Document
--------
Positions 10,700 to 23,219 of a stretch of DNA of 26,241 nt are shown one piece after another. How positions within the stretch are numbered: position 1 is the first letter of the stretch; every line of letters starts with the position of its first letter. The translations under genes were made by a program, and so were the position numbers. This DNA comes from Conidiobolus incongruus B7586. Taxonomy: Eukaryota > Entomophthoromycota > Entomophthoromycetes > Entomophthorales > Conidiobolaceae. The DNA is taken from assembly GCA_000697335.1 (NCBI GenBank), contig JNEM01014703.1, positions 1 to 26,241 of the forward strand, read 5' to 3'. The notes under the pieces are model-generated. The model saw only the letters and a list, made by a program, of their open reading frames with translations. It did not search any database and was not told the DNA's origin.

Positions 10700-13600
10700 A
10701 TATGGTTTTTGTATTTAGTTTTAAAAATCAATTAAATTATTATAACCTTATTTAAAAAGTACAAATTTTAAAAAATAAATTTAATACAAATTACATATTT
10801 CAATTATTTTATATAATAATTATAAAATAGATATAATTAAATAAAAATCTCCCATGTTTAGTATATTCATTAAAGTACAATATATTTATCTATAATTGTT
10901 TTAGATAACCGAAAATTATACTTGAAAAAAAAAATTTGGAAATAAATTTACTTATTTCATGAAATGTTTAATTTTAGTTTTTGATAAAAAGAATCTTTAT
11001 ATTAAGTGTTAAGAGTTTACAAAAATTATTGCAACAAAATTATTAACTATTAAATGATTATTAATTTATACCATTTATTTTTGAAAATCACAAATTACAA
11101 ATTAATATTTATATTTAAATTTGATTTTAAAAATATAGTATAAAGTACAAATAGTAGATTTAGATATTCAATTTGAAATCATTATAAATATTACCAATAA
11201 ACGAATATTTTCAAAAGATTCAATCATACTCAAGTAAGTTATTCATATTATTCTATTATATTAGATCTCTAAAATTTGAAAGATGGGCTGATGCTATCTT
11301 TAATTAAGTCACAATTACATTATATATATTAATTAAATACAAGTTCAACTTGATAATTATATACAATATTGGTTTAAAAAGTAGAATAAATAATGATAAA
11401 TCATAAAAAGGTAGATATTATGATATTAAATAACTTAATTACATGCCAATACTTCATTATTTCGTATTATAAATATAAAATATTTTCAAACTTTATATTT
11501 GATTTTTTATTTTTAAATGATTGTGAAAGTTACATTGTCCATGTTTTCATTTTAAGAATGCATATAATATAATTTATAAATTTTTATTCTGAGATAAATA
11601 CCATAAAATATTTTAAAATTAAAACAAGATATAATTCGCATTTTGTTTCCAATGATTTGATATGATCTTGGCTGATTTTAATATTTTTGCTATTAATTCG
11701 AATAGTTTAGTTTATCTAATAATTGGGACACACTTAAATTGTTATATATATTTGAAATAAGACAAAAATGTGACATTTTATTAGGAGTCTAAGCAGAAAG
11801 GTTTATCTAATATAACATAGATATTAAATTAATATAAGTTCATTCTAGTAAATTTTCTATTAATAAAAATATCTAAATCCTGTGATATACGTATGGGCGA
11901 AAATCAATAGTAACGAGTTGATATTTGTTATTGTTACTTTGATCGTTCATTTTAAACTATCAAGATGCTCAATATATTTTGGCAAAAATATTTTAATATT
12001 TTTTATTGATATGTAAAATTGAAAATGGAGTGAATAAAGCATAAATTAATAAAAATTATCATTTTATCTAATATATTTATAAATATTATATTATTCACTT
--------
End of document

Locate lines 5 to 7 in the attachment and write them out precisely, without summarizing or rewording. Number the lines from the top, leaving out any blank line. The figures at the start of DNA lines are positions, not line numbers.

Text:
10801 CAATTATTTTATATAATAATTATAAAATAGATATAATTAAATAAAAATCTCCCATGTTTAGTATATTCATTAAAGTACAATATATTTATCTATAATTGTT
10901 TTAGATAACCGAAAATTATACTTGAAAAAAAAAATTTGGAAATAAATTTACTTATTTCATGAAATGTTTAATTTTAGTTTTTGATAAAAAGAATCTTTAT
11001 ATTAAGTGTTAAGAGTTTACAAAAATTATTGCAACAAAATTATTAACTATTAAATGATTATTAATTTATACCATTTATTTTTGAAAATCACAAATTACAA